“I think everyone has the right to tell stories of the places they inhabit.”
Rebecca Fisher, co-founder of Beyond the Bell
Rebecca Fisher and Joey Leroux are the co-founders of Beyond the Bell, a company that has created a series of walking tours focused on highlighting the role that many traditionally marginalized communities have played in shaping Philadelphia’s history. Here they talk about overcoming self-doubt and sacrificing the safety and comfort of a more traditional lifestyle to pursue their joint passion.
What was your initial vision for Beyond the Bell?
JOEY: This is Rebecca’s baby. It started in college.
REBECCA: Yes, but Joey raised this child with me. This child could not read if I had raised it by myself. I was giving tours already in the city with another tour company that is great. And it was kind of like, “What would my perfect tour look like?” Because the tour I was giving included nobody but white men and it’s very standard in Philadelphia. It’s like, who’s more important: William Penn or Benjamin Franklin? And I’m just like plot twist: neither. I thought, “What are the stories I can’t not tell about the city?” And those became all of the central stories of the tours.
JOEY: Also, that question of what stories can’t I not tell is a question we grappled with a lot. What do you feel like you can’t not do? What’s the most urgent thing? I think this project was the most urgent thing for me. During our senior year when we were deciding whether to do this or not, the startup incubator at Haverford had just launched and they invited us to pitch them. They asked her, “Do you guys want to do this?” And I was like, “We can’t not do that. This is what we have to do, ultimately.”
REBECCA: We both had other options of things we could do, but none of them were like, this is the only thing I want to do for the next two years of my life. To me, it was like a gift to Philadelphia, to be like, these are amazing people who walked these streets and I’m so inspired by that. I hope you are, too. I wrote my thesis about pilgrimages. I became very intrigued with the idea that people in the medieval ages traveling were probably going to die. But people all traveled because of their desire to connect with something bigger than themselves, to the divine. And that is so amazing, that people were leaving home, breaking routines, and pushing themselves to connect with something bigger than them. I think people still travel to do that. I think that’s at the heart of travel and tourism.
What drew you to that vision personally?
REBECCA: I just felt like some of the people I was learning about were the most interesting people in American history, and were nowhere to be found physically in Philadelphia. It’s the same in every city. It’s not like Philadelphia is different. In fact, Philadelphia has, in terms of plaques and statues, more representation than many. It’s just depressing what that looks like. What does that mean in a city like Philadelphia with women’s history that is so rich? Philadelphia represents so much of American history. I just kept learning about these people who deserved celebrity and attention and felt that anything that could be done to tell people about these women was worth it.
JOEY: For me, as you think about the identity of a city as the stories that are being told by people who are leading cultural institutions and companies, like tour guides, the stories that are being represented by those people matter. Like, someone who comes and takes one tour and then leaves Philadelphia walks away with one image of the city. Obviously that’s never going to be a perfect image. It’s always going to be exclusive. But that’s one thing that feels personally like a motivation, is just offering people the possibility of seeing a different version of the city.
Did you have any fears about becoming an entrepreneur?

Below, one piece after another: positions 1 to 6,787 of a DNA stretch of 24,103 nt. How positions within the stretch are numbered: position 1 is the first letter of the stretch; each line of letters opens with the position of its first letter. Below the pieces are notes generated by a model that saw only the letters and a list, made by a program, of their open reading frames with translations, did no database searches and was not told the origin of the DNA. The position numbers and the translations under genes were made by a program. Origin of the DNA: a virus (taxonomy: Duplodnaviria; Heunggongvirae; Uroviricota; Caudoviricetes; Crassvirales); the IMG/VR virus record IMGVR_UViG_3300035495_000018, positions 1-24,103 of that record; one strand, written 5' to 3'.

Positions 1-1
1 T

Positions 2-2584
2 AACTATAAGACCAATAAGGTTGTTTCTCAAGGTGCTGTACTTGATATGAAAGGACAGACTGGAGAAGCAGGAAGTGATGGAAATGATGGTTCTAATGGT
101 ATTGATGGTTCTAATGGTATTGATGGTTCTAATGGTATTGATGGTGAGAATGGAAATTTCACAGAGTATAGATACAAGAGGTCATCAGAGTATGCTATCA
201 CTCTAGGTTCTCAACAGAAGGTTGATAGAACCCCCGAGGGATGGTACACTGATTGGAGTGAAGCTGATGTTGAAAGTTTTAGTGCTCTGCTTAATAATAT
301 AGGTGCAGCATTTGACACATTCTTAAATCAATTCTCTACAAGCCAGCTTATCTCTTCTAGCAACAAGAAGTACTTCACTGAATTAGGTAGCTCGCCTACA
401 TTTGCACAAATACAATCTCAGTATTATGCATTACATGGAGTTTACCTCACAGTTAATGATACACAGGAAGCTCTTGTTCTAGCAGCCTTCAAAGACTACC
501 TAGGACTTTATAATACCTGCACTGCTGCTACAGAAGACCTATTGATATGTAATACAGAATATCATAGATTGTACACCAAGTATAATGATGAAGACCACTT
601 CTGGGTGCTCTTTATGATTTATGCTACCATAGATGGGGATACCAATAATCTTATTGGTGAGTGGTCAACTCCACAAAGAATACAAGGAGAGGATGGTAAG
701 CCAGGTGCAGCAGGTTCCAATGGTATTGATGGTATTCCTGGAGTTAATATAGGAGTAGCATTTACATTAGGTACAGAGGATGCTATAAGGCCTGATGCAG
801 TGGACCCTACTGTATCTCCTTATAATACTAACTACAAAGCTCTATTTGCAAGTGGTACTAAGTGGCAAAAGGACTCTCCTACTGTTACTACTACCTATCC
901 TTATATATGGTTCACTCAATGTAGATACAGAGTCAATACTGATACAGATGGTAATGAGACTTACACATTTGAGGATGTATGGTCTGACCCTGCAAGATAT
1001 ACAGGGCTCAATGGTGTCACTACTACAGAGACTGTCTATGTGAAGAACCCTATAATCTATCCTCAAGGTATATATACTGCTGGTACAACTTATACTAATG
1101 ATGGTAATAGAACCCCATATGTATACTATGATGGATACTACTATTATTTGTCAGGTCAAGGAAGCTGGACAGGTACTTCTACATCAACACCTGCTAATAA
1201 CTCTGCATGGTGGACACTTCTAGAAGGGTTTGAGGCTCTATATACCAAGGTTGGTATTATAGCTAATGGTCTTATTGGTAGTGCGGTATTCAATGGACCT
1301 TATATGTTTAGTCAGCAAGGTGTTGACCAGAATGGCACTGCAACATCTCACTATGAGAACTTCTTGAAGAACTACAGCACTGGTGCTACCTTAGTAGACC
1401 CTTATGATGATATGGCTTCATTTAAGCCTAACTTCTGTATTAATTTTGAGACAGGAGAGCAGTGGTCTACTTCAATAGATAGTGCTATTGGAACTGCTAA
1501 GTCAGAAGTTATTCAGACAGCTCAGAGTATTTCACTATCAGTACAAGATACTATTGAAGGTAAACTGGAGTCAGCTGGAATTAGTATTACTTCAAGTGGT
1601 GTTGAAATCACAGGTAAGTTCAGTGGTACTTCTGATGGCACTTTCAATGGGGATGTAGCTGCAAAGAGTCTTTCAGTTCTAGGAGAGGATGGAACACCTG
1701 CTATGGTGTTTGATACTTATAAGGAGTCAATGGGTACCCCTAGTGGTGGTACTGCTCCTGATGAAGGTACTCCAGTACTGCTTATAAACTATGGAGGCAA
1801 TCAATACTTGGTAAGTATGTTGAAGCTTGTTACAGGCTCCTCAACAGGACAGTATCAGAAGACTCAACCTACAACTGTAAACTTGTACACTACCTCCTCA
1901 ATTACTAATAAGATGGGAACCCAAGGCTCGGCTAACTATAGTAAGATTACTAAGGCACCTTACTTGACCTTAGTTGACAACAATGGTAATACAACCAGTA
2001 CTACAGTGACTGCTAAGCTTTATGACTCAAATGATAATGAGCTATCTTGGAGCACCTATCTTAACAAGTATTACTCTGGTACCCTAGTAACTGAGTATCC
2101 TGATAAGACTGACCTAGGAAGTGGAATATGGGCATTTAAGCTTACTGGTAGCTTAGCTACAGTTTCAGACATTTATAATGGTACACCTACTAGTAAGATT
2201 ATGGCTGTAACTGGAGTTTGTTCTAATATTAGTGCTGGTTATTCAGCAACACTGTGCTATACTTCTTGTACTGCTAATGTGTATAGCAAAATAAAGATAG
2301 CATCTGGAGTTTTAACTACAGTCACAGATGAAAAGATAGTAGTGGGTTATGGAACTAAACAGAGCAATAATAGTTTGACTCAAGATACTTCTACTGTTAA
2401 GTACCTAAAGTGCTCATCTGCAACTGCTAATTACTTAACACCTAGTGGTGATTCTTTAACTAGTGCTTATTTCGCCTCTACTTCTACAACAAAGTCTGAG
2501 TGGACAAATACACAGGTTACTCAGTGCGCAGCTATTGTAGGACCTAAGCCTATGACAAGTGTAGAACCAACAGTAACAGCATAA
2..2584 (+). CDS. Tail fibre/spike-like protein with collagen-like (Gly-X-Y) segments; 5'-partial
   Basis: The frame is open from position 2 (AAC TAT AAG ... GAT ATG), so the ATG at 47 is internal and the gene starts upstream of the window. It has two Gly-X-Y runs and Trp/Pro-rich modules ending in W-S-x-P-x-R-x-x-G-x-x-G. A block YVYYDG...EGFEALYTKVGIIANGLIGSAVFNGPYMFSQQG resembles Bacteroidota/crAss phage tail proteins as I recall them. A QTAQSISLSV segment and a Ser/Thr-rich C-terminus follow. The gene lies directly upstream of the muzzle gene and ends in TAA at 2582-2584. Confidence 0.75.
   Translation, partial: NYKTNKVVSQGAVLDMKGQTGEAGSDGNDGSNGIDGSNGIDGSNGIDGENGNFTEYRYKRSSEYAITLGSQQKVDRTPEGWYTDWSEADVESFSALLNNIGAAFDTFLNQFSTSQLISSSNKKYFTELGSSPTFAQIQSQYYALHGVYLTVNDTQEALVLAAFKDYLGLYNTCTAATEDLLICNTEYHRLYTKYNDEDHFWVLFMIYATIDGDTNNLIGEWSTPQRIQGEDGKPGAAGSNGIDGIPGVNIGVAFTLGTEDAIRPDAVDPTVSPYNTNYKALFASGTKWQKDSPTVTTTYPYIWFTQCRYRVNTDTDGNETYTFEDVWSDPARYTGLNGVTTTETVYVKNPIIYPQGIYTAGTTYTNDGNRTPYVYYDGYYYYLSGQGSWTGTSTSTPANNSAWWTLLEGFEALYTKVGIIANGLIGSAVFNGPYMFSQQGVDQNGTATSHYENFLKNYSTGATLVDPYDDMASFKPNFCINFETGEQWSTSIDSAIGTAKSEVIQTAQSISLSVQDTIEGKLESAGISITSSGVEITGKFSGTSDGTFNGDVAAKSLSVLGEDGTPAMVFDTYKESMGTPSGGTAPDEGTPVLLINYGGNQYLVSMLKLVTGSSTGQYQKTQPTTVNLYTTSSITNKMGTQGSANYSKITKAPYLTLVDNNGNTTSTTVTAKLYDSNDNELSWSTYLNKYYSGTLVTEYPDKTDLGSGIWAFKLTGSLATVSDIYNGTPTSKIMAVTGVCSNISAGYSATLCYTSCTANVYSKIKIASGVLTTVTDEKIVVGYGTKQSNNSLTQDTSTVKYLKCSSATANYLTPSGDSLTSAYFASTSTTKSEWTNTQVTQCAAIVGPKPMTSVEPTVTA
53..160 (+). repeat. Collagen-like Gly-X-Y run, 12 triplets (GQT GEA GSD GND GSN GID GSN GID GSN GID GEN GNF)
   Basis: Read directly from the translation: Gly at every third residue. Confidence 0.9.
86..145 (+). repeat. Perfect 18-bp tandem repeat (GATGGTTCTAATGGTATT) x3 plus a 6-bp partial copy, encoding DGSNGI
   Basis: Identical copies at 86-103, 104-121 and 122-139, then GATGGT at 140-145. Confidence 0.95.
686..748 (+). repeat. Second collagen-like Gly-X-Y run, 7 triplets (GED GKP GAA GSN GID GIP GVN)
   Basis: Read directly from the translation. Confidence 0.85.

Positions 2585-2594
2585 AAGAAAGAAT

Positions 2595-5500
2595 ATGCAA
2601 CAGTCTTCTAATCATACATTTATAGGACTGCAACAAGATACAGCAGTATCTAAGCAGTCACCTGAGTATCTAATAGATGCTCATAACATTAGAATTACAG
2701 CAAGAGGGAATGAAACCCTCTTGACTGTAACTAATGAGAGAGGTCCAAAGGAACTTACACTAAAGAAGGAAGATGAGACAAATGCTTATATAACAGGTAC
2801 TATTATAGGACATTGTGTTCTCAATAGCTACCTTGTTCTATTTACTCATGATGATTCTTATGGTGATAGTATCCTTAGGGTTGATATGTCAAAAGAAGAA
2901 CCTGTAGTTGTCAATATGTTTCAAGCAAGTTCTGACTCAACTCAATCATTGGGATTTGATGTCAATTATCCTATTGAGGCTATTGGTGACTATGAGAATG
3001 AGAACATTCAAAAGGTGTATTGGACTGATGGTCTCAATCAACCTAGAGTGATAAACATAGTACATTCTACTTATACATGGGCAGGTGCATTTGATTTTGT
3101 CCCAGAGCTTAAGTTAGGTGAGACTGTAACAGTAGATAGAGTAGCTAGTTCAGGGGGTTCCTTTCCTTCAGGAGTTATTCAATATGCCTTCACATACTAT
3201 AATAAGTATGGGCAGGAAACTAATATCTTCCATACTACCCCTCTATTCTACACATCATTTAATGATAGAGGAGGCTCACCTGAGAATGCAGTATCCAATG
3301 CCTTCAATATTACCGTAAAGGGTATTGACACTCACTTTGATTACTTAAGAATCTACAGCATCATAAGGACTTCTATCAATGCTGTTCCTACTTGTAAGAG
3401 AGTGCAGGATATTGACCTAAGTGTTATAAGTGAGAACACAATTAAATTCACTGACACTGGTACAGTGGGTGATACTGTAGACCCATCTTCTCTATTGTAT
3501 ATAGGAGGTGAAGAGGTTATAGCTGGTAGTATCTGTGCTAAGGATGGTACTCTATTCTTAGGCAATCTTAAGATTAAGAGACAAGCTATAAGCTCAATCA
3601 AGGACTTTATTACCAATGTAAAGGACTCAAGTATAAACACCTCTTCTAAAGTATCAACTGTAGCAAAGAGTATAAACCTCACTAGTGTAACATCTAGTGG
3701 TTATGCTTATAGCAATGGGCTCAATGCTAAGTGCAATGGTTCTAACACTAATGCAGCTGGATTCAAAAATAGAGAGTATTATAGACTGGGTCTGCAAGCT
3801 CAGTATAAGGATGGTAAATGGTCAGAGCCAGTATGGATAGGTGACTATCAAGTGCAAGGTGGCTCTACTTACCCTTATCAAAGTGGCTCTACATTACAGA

REBECCA: Yes! We went to Haverford and a lot of people from Haverford—and many other elite, liberal arts colleges—go on and go to med school, go to business school, go to law school, get PhD’s, or become consultants: all sorts of very clear paths. I feel like Joey is the only person I know who, from that, was like, “We’re going to do something else.” That’s horrifying, because it’s not validating. There’s not a normal structure. Sometimes I’m just like, “Wow, I wish I had a normal job with a boss who gave me five tasks in a day and I did it and I went home and I slept well.” Instead of two in the morning wondering if anyone will go on my tour one day.
JOEY: One of our mantras is process over product. I think that’s really helped me, to hold that with me amidst these fears that I have about the future, where I’m like, “Oh, I don’t see a tangible goal right now.” Or, “How many tours are we going to give in 2019? How are we going to reach these goals?” I just have to sit with that fear. The work that we’re doing is important and fulfilling and meaningful, and I love Rebecca. All of these things help me to get up every day and sleep well enough at night before I’m woken up by anxiety. [Laughs]
What has been your greatest struggle in founding Beyond the Bell?
REBECCA: Self-doubt. Like, why am I giving a tour of Philadelphia? Who am I to do this? How dare I? There has to be somebody better than me. I feel like a baby. I go into meetings and I’m like a child. But I was like no one else is doing this. Somebody has to.
JOEY: I definitely have that. I’m from Maine. People are always like, “So you’re from Philly?” And I’m like, “No, I’m from Maine.” And they’re like, “Who do you think you are?” And I’m like, “Oh, but I’m queer and it’s fine.” [Laughs] I think the other challenge for me is, I’m a first-born. In this, as much as I have a personal relationship with Beyond the Bell and what we’re doing, I’m very much supporting Rebecca as well. I’m very invested, but I’m number two and that’s been a really hard shift for me to make because I just was the oldest, so everyone listened to me. But it’s also been huge growth. It’s pushed me a lot to think about what it means to support someone.
REBECCA: That’s the other thing: Lots of people have ideas of who gets to be tour guides. I think everyone has the right to tell stories of the places they inhabit. I think it’s a problem when we say, “You have to have a certain degree or a certain type of background.” People have different ideas of who gets to do this kind of work. It’s not that I disagree with that, but that can be an added barrier of self-doubt, like, “Oh, they’re right. I don’t have a history degree. They’re right, I’ve never been in an archive.”